This solo album is a bit of a UFO in Switzerland's early 70's skies, with this quintet that produced an early 70's UK proto prog, somewhere stuck between Ten Years After's progressive blues rock, but these guys were Alemanic Swiss (except for "McChurch" their singer that is Italian-Swiss) and had a fairly close feeling to Munich's Out Of Focus as well. Actually their sole album was released on the rare ultra-small Pilz label in 72, which contributes to a lot of this album legendary status of ultra-collectible, a reputation that very few albums live to, but there will be no Delusion with this one. 3Graced with a sinister skull & candlewax gatefold artwork (rather unfitting with the music inside), this album has six (sort of) tracks (three aside), but only three of them are sung, all of them recorded in a Hamburg studio, during which the sessions were interrupted by the local police.

Opening the album, the title track is jumping out directly at you with the flute and acoustic guitar strums, gradually picking up, much like OOF would, not least the opening verse sounding if Moran had sung it. As the track unfolds, the music gradually slides towards TYA, (due in no small part to the guitarist's style, often reminiscent of Alvin Lee), before returning to the opening plan. Dream Of a Drummer is (you guessed it!! ;o))) plagued by a long drum solo, but it's first part is very much in the TYA fold with a fast riff and good solo guitar, before falling in the drum trap (the solo is reminiscent of Iron Butterfly's In-A-Gadda), before and guitar and bass call and response, a bit like TYA jamming in concert (see the third side of Recorded Live), before resuming the raunchy riff. It could've been much worse. Time Is Flying is the wordiest track of them all, but it doesn't move from OOF's Wake Up and TYA's Cricklewood Green sonic realm. Great Stuff.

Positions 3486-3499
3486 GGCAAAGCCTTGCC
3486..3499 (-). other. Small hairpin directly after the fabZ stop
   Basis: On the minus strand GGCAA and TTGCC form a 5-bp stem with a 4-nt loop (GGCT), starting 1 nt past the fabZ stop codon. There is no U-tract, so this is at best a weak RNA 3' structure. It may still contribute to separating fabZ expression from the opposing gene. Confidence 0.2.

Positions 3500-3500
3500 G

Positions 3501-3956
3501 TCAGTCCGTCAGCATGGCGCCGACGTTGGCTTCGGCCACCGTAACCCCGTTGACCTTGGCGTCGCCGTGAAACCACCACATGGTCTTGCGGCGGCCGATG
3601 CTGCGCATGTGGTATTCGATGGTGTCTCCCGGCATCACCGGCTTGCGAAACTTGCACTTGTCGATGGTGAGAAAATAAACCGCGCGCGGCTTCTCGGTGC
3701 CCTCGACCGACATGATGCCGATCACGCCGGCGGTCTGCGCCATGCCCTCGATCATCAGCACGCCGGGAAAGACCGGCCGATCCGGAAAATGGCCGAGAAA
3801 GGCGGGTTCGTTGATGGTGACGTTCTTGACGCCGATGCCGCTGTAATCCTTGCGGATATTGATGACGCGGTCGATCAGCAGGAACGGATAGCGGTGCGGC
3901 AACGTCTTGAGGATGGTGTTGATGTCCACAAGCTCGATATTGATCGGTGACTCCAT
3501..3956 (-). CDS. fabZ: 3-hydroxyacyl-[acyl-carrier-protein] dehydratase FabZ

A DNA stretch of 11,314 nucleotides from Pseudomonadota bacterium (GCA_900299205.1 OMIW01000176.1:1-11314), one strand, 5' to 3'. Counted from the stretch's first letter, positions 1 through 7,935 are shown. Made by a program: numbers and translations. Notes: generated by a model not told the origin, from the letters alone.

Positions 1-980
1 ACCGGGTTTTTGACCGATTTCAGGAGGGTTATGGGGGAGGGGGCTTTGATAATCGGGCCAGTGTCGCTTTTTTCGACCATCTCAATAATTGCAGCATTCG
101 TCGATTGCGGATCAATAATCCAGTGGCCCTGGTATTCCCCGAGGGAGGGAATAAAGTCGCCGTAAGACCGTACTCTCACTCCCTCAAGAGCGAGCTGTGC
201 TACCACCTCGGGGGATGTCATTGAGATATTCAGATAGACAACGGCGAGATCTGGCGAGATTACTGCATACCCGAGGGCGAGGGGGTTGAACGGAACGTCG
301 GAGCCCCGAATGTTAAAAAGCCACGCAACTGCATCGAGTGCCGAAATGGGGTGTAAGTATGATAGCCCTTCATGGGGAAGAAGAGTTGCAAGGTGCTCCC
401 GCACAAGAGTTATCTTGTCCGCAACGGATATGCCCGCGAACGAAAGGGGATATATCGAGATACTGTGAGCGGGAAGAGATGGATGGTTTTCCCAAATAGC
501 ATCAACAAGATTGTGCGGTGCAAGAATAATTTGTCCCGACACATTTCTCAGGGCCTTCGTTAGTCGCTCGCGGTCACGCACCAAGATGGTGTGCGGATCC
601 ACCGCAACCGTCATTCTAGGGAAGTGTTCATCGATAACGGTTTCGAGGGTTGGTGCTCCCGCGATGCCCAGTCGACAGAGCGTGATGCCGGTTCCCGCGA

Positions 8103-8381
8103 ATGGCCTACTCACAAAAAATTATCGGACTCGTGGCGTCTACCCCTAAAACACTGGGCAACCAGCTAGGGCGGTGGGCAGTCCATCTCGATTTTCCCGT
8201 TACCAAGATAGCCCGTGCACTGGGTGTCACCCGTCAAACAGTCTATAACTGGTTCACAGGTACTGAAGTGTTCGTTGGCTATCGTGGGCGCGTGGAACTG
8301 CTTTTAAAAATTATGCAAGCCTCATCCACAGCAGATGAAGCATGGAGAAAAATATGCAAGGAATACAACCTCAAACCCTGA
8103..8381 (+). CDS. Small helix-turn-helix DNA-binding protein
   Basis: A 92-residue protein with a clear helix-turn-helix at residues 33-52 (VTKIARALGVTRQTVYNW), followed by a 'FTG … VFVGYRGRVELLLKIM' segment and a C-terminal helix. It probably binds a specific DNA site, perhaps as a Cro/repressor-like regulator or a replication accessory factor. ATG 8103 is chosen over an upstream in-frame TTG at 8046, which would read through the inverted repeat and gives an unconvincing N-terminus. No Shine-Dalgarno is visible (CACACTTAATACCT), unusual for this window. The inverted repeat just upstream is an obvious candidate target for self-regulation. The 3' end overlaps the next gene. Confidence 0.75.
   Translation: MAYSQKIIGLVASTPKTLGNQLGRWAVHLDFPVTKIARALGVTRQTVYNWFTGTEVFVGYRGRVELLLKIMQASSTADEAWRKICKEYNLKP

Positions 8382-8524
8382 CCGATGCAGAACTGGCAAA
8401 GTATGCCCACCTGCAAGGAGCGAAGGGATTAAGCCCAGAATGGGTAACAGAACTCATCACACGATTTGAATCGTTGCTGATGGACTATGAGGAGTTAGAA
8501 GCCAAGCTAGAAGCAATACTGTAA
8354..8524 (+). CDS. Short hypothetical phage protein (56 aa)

The flipside continues in the same sonic universe with What You Are Doing, where the organ is taking a bit more space, though. A very nice descending riff, again reminiscent of OOF with the TYA solos (except for the flute which is more OOF than TYA ;o))). The closing two tracks are part of the same Trouble track, an ideal space for a disguised jam with the superb flute, bass drum guitar jazzy theme. Again nothing very new, reminiscent of early TYA (Undead). Too bad the B-side is noticeably shorter than the A-side, because they could've fit another normal track on it, but as the Double Trouble jam track shows, they might've short on ideas at the time.

Don't be misled by the sinister artwork of the album, the music inside is actually relatively thrilling and enthralling, although it is nothing really original either. Hardly essential or groundbreaking, but worth owning as second-line genre beefing-up-your-collection.

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Send comments to Sean Trane (BETA) | Report this review (#285953) | Review Permalink
Posted Friday, June 11, 2010

Review by historian9